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Fifth Astute class submarine named Anson at Barrow-in-Furness

Anson Ceremony video highlights
Image showing Anson Ceremony
The fifth Astute class submarine has officially been named Anson in a ceremony at BAE Systems’ Submarines site in Barrow-in-Furness, Cumbria.
In line with tradition, Anson was blessed by The Venerable Martyn Gough QHC, Chaplain of the Fleet and Archdeacon for the Royal Navy and then christened with a bottle of cider being smashed against her hull. 

The 97 metre long, 7,400 tonne submarine is due to be launched into the water in Barrow early next year, ahead of leaving for sea trials in 2022.
 
The naming of Anson is a significant step towards her joining the other four Astute class submarines already in service with the Royal Navy. Throughout this year, we’ve adapted the business to keep our people safe whilst allowing them to continue the important role of delivering critical capability to our customer. Reaching this important milestone is testament to the dedicated work of our workforce, our Royal Navy partners and the Submarine Delivery Agency.

Cliff Robson, Managing Director, BAE Systems' Submarines

Anson Ceremony Full video [20:15]
 
More than 1,700 people work on the Astute programme, which is delivering seven attack submarines to the Royal Navy. Earlier this year, HMS Audacious, the fourth boat in the class, left Barrow for her operational base, at Her Majesty's Naval Base Clyde in Faslane.

Work is also well under way in Barrow on Astute boats six and seven, as well as the first two boats in the Dreadnought class, which is the next generation of nuclear deterrent submarines.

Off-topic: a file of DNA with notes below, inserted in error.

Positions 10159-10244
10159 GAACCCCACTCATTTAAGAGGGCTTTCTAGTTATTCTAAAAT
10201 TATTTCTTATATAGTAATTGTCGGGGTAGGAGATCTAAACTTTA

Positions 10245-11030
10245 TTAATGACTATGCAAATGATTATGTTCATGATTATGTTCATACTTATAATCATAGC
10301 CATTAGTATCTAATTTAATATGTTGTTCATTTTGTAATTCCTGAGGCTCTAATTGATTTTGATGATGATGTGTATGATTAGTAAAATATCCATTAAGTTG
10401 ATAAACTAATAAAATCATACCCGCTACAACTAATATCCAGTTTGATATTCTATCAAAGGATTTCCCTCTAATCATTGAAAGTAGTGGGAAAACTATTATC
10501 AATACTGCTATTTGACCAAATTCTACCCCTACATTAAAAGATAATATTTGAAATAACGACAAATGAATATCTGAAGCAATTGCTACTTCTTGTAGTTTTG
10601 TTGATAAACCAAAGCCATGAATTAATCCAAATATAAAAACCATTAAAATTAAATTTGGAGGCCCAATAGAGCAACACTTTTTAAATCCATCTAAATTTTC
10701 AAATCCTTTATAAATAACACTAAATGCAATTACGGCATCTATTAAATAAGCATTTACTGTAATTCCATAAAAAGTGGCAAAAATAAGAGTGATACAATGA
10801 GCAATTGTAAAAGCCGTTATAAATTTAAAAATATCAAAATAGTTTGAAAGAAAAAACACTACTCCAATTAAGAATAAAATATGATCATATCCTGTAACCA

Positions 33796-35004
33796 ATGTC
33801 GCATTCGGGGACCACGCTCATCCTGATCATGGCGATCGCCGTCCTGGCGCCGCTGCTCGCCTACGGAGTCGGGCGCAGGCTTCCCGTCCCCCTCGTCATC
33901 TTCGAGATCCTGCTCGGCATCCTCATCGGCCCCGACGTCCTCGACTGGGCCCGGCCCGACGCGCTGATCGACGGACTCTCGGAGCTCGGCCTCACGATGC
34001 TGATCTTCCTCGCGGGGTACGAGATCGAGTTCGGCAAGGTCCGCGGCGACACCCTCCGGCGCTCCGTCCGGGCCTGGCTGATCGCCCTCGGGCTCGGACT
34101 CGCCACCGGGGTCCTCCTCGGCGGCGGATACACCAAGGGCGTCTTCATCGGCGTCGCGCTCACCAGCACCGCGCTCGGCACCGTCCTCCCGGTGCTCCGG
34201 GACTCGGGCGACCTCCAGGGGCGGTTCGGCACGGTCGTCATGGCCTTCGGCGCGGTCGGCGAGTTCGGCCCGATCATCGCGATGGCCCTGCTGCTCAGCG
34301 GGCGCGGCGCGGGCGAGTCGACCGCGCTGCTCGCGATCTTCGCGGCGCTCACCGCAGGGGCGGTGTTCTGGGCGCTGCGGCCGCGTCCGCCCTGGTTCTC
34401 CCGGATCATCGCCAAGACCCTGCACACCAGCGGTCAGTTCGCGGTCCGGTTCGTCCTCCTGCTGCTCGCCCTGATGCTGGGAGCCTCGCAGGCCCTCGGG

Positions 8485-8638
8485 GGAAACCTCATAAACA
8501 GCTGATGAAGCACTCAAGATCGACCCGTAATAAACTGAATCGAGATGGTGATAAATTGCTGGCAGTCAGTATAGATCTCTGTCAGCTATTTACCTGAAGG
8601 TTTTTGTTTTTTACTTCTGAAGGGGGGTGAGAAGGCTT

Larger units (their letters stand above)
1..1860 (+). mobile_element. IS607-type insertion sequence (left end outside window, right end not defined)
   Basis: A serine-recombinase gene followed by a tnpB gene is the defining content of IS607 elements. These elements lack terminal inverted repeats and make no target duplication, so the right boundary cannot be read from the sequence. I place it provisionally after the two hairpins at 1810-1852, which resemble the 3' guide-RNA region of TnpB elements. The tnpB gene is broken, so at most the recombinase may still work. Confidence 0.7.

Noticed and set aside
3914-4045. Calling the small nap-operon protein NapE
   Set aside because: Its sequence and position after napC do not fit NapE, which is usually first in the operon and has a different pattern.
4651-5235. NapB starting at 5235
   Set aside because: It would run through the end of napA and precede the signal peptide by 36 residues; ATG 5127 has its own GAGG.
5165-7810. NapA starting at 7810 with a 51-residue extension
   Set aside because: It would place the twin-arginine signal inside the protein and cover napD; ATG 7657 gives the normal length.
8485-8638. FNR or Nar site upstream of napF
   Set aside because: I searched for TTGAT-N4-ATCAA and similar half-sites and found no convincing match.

Despite the COVID-19 pandemic, work on both Astute and Dreadnought has continued throughout this year, with major changes being implemented across its Barrow and satellite sites to enable employees to work safely and adhere to social distancing. It is for that reason that only a handful of people were able to witness the naming ceremony.
 
Each submarine has a sponsor whose role includes carrying out the official naming. Anson’s sponsor is Julie Weale, the wife of Rear Admiral John Weale, who retired from the Royal Navy as Head of Submarine Service and Flag Officer Scotland and North Ireland earlier this year.
 
This is the first submarine to bear the name, HMS Anson, but the eighth naval vessel to carry the title which has a rich history spanning several hundred years. I am certain she will carry on that heritage well into the future as she joins a world-beating, cutting-edge submarine fleet that is of strategic importance to the UK’s security and prosperity.

Ian Booth, Chief Executive, Submarine Delivery Agency (SDA)

Advanced nuclear technology means the Astute class submarines never need to be refuelled and they can manufacture their own oxygen and fresh water from the ocean, meaning they are able to circumnavigate the world without surfacing. With 98 crew able to monitor world-leading sensors, the Astute-class carry both Tomahawk Land Attack Cruise Missiles (TLAM) and Spearfish heavyweight torpedoes.
 
BAE Systems’ Submarine business employs approximately 10,000 people mainly in the North West of England with many more in the supply chain. The business spends more than £1 billion per year with over 1,000 suppliers who support the Astute and Dreadnought programmes, more than 85 per cent of whom are based in the UK.
 
Ref: 141/2020
 
 
 

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